Commuters in Paris are being invited to take public transit for free over the weekend in an attempt to curb heightened pollution levels, the AP reports.
After several days of visible smog, Paris’s Air Quality Index reached 185 on Friday, the worst air pollution levels in the city since 2007. AQI readings below 50 are considered “normal” for urban areas, though most major cities routinely record scores between 50 and 100.
Paris’s public transit initiative is specifically aimed at reducing the contribution of vehicle emissions, particularly those from diesel engines, to the yellowish haze hanging over the city. Other key contributors include industrial emissions and seasonal pollutants from fertilizers and brushfires.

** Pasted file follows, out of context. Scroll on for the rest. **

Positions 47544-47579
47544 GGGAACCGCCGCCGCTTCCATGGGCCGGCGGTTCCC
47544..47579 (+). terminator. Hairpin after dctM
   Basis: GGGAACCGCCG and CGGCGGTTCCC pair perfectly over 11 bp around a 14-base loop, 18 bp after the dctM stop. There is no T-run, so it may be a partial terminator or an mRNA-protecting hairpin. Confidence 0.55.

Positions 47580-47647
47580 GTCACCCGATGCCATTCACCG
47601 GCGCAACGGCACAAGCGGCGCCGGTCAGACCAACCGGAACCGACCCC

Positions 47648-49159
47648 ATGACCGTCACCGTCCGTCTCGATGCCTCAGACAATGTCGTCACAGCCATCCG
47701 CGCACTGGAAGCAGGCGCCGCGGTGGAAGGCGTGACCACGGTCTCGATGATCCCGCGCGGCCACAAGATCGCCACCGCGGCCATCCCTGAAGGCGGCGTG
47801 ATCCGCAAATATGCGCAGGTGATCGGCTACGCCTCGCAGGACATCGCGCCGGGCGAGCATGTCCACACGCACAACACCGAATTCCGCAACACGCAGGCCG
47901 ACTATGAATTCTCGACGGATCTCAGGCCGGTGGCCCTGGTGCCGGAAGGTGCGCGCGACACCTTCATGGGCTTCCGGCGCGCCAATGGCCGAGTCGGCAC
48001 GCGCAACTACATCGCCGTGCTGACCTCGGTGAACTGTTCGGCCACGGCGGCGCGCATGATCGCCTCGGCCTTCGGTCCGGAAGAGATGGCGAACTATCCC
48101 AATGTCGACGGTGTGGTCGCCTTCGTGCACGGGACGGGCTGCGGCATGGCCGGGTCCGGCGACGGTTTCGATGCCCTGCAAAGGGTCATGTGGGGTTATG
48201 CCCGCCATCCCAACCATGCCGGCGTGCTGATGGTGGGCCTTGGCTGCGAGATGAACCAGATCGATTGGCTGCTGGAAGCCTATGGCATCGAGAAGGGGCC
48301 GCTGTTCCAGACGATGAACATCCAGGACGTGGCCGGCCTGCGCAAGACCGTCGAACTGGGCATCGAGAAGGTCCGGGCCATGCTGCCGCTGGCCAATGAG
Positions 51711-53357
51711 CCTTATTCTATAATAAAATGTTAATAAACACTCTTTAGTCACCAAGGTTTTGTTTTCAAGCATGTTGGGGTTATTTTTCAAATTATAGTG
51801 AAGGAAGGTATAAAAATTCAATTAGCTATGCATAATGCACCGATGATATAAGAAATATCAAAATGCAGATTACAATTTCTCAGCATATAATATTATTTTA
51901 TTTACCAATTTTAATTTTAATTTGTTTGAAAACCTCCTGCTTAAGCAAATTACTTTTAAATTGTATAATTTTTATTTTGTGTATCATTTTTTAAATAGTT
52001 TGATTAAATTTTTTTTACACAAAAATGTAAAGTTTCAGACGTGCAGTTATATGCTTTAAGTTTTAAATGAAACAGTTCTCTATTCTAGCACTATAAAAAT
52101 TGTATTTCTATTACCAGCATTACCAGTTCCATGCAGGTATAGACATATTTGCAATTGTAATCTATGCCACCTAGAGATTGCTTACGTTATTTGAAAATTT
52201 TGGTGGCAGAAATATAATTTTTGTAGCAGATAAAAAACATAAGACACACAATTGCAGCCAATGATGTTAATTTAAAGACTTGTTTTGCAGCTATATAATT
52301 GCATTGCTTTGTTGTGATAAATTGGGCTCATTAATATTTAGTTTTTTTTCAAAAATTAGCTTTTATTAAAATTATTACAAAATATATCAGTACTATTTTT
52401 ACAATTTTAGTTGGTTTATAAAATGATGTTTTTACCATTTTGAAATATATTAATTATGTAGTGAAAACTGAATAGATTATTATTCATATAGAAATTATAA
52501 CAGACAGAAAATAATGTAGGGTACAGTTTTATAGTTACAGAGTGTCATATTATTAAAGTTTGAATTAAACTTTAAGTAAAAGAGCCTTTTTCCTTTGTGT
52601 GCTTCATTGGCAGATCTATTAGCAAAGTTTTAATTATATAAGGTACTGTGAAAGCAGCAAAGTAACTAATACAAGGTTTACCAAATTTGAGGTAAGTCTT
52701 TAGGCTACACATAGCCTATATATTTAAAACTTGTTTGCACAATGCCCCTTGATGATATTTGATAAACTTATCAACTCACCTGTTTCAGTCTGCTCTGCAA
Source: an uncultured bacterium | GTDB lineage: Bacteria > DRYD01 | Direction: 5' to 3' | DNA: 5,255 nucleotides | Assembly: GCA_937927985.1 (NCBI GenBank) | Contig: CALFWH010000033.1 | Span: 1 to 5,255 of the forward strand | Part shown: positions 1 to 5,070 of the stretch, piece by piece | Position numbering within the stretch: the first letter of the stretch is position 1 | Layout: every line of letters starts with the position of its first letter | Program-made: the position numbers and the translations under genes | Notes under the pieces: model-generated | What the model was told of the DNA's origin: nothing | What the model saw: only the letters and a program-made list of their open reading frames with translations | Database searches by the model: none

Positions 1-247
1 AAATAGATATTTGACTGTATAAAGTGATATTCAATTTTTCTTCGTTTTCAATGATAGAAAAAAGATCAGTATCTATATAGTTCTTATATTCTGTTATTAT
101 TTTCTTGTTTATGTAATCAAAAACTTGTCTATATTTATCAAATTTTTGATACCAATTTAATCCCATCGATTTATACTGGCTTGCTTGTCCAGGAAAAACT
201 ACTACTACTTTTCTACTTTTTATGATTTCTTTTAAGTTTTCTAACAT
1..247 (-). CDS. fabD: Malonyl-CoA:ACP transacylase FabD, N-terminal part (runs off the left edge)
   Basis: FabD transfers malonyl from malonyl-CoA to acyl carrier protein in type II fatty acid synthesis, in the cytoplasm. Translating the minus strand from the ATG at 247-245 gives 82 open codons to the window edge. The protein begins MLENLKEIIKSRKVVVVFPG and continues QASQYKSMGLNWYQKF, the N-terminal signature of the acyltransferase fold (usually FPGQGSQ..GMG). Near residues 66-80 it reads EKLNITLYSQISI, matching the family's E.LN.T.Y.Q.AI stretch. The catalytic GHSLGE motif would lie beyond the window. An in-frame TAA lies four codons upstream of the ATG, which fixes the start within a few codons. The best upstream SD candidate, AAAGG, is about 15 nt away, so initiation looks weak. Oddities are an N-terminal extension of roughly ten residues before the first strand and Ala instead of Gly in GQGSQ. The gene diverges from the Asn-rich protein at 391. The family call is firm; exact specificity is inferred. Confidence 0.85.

Officials say the influx of smog — which is covering much of Europe, including major cities like Brussels and London — is linked to a pattern of unseasonably warm, windless days and cold nights, which disrupts the natural ascension of pollution particles from the ground into the atmosphere. In fact, it's so bad that in London on Friday, air quality was reported to be worse than Beijing, where the AQI was 159.
Still, it's not quite as bad as last year's record smog day in the northern Chinese city of Harbin, where visibility was down to 10 m in some places.